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"Electioneering" Jug

Origin: England, Worcestershire, Kidderminster
OH: 18 3/4"
Earthenware, lead-glazed, cream colored (creamware)
Museum Purchase
Acc. No. 1992-160
Large cream colored earthenware jug with overglaze enamel decoration in brown, black, green, pink, purple, yellow, and blue. The decoration divided into three sections and bands of enamel around the top and bottom. Opposite the handle is a portrait of King George III surrounded by a shelled-edged cartouche and laurel branches with the words "LONG LIVE THE" beneath. To the left of that on one side is a laurel wreath presented as hanging from a bow and swags of berried laurel branches. Inside the wreath are the words "ALL/FAST; FRIENDS". The same design appears on the opposite side of the jug with the words "LIBERTY; HALL/ALL; FRIENDS; TO FREEDOM" in the wreath. Around the bottom of the jug are the words "WIGLEY AND THE INDEPENDENT CITIZENS OF WORCESTER" and running along the top of the handle "REIN DEER WORCESTER".
Label:Edmund Wigley represented Worcester in the English Parliament from 1789 until 1802. This enormous jug, emblazoned with a portrait of King George and campaign slogans, was likely presented by Wigley to the Rein Deer Tavern as a symbol that this public house was loyal to Wigley's cause during the 1789 or possibly the 1790 election. It was one of a pair, the other bearing the portrait of Queen Charlotte. Although it has the capacity for eight gallons, the jug would have been purely decorative.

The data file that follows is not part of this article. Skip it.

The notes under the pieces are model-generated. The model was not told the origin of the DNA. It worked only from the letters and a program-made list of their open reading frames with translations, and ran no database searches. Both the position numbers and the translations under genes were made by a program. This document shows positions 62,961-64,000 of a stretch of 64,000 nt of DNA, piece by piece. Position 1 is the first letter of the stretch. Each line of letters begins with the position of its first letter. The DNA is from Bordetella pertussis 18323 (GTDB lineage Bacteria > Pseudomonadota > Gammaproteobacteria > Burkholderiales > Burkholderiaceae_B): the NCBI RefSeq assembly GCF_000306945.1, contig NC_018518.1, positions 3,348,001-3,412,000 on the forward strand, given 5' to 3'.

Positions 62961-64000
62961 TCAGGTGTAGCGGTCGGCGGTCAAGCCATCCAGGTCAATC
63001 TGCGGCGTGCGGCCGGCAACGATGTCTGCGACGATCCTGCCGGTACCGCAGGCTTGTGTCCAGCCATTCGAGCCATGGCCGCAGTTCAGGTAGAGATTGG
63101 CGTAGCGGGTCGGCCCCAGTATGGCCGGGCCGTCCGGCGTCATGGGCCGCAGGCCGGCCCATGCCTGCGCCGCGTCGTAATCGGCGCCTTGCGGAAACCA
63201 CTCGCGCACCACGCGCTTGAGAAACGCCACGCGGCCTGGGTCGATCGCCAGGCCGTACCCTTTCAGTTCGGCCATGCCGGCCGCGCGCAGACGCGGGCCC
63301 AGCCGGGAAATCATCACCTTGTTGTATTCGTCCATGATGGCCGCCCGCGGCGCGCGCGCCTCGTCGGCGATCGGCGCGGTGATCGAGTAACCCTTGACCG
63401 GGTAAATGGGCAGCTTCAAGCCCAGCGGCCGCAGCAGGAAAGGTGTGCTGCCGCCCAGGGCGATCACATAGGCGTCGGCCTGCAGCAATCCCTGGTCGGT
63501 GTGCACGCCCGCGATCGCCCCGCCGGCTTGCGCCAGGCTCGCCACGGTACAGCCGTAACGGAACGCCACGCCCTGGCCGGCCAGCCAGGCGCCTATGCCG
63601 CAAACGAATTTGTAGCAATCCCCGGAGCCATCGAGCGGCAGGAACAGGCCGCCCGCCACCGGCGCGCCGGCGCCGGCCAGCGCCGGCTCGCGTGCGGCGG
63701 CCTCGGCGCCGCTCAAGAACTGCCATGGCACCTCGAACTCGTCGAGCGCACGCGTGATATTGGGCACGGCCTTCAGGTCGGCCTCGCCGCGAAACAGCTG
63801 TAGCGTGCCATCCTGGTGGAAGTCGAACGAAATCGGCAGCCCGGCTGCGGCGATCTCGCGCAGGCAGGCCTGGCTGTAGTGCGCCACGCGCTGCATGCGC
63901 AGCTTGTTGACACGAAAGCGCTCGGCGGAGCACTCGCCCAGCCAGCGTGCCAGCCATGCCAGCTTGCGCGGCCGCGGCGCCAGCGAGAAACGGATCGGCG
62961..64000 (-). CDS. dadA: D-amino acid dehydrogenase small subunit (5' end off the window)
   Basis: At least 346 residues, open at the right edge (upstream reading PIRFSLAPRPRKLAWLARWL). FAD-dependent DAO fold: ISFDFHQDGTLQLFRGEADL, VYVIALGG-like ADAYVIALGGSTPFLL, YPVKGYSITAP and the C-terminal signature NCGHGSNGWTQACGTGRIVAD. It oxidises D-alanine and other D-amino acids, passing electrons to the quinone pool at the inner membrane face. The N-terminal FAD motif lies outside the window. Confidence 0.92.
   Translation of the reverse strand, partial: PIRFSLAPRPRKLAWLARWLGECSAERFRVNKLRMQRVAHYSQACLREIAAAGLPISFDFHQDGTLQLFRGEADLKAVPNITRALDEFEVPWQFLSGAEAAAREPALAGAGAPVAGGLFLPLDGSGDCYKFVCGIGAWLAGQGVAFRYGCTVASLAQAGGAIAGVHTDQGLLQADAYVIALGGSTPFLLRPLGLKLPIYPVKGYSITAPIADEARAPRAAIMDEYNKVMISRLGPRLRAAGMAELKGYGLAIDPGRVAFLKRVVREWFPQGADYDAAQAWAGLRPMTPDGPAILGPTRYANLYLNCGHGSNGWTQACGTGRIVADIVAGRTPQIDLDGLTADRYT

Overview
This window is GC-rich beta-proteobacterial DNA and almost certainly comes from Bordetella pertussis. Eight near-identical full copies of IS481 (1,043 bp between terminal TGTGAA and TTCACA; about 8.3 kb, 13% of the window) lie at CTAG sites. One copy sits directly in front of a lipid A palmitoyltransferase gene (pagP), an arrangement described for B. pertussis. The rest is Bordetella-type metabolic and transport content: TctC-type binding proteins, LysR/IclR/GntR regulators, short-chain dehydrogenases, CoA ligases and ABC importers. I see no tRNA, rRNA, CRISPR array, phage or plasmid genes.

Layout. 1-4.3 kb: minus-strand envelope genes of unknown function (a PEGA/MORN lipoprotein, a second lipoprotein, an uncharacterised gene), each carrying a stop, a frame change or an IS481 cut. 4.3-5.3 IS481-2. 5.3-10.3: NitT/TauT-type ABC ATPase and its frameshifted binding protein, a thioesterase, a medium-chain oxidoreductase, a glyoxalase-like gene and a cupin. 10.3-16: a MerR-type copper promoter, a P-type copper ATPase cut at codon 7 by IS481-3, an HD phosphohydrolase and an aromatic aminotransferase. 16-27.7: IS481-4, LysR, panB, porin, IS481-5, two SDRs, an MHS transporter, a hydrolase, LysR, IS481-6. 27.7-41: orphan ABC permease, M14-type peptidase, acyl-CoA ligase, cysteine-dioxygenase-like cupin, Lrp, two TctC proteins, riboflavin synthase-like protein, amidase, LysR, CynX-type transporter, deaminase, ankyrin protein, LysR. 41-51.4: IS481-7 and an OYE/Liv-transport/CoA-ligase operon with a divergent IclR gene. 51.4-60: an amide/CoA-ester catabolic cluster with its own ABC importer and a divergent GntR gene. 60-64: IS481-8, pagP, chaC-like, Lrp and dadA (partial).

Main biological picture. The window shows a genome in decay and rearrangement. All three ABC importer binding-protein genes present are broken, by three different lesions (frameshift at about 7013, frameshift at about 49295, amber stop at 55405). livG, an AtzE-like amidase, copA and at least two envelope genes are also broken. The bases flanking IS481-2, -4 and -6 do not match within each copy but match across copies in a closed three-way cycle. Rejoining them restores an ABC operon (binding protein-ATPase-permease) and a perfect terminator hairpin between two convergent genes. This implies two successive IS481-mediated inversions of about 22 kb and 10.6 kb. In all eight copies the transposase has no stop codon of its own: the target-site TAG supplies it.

The jug itself is thought to have been made at the Kidderminster Pottery (1778-1798) in Worcestershire and perhaps decorated at Chamberlains china decorating factory located in Worcester. The quality of the painted decoration on this piece is of high quality and it is known that Edmund Wigley also purchased porcelain from the Chamberlains factory in 1789 (at this point Chamberlains did not produce their own porcelain, but purchased blanks from local factories and decorated them).

It is unclear how many jugs were manufactured, but at least one pair stayed in the possession of the Wigley family at Shakenhurst. Edmund Wigley married Anna Maria Watkins-Meysey of Shakenhurst on September 24, 1795. Anna Maria was heir to her father's estate and thus Shakenhurst passed into the Wigley family.